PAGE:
Tony Chung, 20, is the youngest person to be convicted under Hong Kong’s new law to suppress dissidents.
A young Hong Kong democracy activist was sentenced to three and a half years in prison after recognizing secession under Hong Kong’s fully implemented National Security Law.
Following Tuesday’s sentence, 20-year-old Tony Chung is now the youngest person to be found guilty under a new law that suppressed dissent in Hong Kong and changed the once outspoken international business center.
Earlier this month, he pleaded guilty to one count of secession and one count of money laundering, but openly declared that he “has nothing to be ashamed of.”
Zhong was the convener of student localism before. This was a group he set up as a middle school student five years ago to advocate Hong Kong’s independence from China.
Separation from China was a marginal minority view in Hong Kong at the time, although calls for autonomy were increasing during the large-scale and often violent democratic protests two years ago.
Beijing implemented the National Security Law on Hong Kong in response to these protests, and student localism disbanded a few hours before it took effect.
The authorities accused Zhong of continuing to run the organization with the help of overseas activists and soliciting donations through PayPal. He faces charges of money laundering.
The prosecutor said that Zhong’s group published more than 1,000 social media posts, including calls for “freedom from the colonial rule of the Chinese Communist Party” and “establishment of the Hong Kong Republic.”
More than 150 arrested
Although the Hong Kong authorities have promised that the law will not have retrospective effect, some of the positions cited by prosecutors can be traced back to before the promulgation of the security law.
On Tuesday, Stanley Chen, one of the selected judges selected by the government to hear national security cases, said Zhong’s criminal intent was “obvious” on social media, interviews, street stalls and schools.
“He actively organized, planned and implemented activities to separate the country,” said Chen Danli, a district court judge.
Zhong has been detained for more than a year since his arrest in October 2020.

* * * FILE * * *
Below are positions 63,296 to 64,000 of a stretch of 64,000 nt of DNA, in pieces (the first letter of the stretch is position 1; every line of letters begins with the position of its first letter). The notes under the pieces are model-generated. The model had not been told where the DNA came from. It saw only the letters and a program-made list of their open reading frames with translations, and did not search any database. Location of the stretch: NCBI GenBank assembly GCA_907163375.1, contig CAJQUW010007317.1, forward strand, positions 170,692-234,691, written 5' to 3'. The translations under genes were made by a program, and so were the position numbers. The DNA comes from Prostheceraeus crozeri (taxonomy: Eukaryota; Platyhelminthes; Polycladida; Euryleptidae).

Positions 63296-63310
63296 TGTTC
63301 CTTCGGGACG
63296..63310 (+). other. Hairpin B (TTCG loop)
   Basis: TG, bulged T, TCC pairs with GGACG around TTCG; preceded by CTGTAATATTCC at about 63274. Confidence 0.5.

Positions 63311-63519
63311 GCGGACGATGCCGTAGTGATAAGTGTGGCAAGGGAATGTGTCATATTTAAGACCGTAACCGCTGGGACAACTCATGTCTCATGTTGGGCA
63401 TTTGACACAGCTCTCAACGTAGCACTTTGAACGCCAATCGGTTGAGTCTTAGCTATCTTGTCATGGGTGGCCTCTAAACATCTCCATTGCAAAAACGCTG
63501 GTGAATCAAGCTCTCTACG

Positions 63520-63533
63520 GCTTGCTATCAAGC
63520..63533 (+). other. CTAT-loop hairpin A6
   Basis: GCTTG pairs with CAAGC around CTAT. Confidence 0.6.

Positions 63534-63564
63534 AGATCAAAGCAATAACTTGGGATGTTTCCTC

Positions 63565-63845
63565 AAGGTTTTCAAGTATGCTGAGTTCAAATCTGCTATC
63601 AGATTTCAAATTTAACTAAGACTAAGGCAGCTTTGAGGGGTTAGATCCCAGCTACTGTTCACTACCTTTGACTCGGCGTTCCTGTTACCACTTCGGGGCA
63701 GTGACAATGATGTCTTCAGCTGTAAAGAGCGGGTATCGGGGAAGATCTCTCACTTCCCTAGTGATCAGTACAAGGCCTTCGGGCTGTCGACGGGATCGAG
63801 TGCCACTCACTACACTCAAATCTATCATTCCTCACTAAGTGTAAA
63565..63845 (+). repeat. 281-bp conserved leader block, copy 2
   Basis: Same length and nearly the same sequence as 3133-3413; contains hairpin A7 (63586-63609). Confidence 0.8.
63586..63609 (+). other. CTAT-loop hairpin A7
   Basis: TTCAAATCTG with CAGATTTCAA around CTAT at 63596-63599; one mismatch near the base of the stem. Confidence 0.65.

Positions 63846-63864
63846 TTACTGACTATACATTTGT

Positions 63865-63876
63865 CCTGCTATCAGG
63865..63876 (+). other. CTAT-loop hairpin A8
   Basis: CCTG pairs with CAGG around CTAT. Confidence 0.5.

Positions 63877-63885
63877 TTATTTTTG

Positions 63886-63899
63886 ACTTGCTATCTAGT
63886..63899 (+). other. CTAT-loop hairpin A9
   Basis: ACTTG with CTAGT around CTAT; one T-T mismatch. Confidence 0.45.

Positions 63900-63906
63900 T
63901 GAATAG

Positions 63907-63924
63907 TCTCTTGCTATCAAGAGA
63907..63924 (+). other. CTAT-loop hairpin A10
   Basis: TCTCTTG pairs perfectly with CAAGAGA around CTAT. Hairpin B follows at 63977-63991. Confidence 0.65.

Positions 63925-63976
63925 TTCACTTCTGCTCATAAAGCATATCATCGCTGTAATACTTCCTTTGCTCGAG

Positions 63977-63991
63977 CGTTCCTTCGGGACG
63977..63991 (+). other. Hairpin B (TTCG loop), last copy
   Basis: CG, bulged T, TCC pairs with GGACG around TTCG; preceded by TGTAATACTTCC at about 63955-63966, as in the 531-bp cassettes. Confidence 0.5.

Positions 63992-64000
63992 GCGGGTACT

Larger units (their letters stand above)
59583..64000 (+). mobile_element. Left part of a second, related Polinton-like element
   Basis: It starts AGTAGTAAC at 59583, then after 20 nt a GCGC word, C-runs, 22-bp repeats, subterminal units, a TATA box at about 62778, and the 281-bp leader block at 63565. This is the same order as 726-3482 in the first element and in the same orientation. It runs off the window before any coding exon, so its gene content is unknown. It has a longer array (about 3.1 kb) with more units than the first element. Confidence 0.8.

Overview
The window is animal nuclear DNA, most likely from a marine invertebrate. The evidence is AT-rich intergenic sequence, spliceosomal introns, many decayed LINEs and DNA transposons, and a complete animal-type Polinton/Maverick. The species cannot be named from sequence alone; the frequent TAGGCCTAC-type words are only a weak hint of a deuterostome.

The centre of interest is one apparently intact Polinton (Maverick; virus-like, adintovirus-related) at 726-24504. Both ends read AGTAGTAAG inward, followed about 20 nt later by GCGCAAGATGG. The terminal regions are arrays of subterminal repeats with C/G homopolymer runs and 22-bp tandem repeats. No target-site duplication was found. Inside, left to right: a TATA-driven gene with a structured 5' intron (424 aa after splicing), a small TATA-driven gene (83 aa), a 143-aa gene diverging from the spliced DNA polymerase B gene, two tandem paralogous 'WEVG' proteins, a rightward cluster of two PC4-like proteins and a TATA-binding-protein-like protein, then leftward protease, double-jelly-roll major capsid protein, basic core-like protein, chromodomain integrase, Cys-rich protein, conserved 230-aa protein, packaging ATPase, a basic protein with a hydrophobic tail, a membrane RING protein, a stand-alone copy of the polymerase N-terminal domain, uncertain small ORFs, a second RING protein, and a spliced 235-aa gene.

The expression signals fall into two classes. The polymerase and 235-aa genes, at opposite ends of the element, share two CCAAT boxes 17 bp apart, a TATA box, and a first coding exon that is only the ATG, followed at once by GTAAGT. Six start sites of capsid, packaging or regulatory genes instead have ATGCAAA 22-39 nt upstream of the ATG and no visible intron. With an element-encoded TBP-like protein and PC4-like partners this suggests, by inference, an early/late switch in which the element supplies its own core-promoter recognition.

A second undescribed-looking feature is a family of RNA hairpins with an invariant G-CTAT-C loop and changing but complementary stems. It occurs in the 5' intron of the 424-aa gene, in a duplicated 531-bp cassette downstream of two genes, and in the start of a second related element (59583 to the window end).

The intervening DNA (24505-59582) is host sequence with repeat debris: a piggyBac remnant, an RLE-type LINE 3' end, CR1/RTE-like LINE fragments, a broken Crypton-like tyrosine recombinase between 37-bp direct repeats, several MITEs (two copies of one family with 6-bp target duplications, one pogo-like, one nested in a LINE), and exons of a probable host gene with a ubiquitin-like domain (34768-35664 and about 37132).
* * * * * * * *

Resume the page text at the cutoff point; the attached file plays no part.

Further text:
He was arrested by plainclothes police at a coffee shop opposite the US Consulate, where he was reportedly planning to seek asylum.
Security laws target anything that the authorities consider subversion, “terrorism”, or collusion with foreign powers.
Chung initially faced additional charges of sedition and another charge of money laundering, but was put on hold after the plea bargain.
In another case in December last year, Zheng was sentenced to four months in prison for illegal assembly and insulting the Chinese flag.
So far, four other men have been convicted in different cases under the security law-mainly because of their political views.
According to the bill, more than 150 people have been arrested and nearly half of them have been charged.
Bail is often refused, and guilty pleas are a way to reduce the legal costs of final judgments and long court battles.
Most democratic politicians are now in prison or in self-exile. Dozens of civil society organizations closed down, and some international rights protection organizations left the city.
The Chinese and Hong Kong authorities deny that the National Security Law tramples on individual rights and stated that the legislation is necessary to restore stability after mass street protests in 2019.
The former British colony returned to Chinese rule in 1997, promising a high degree of autonomy. Democracy activists and some Western governments claim that China has violated this promise-Beijing strongly denies this accusation.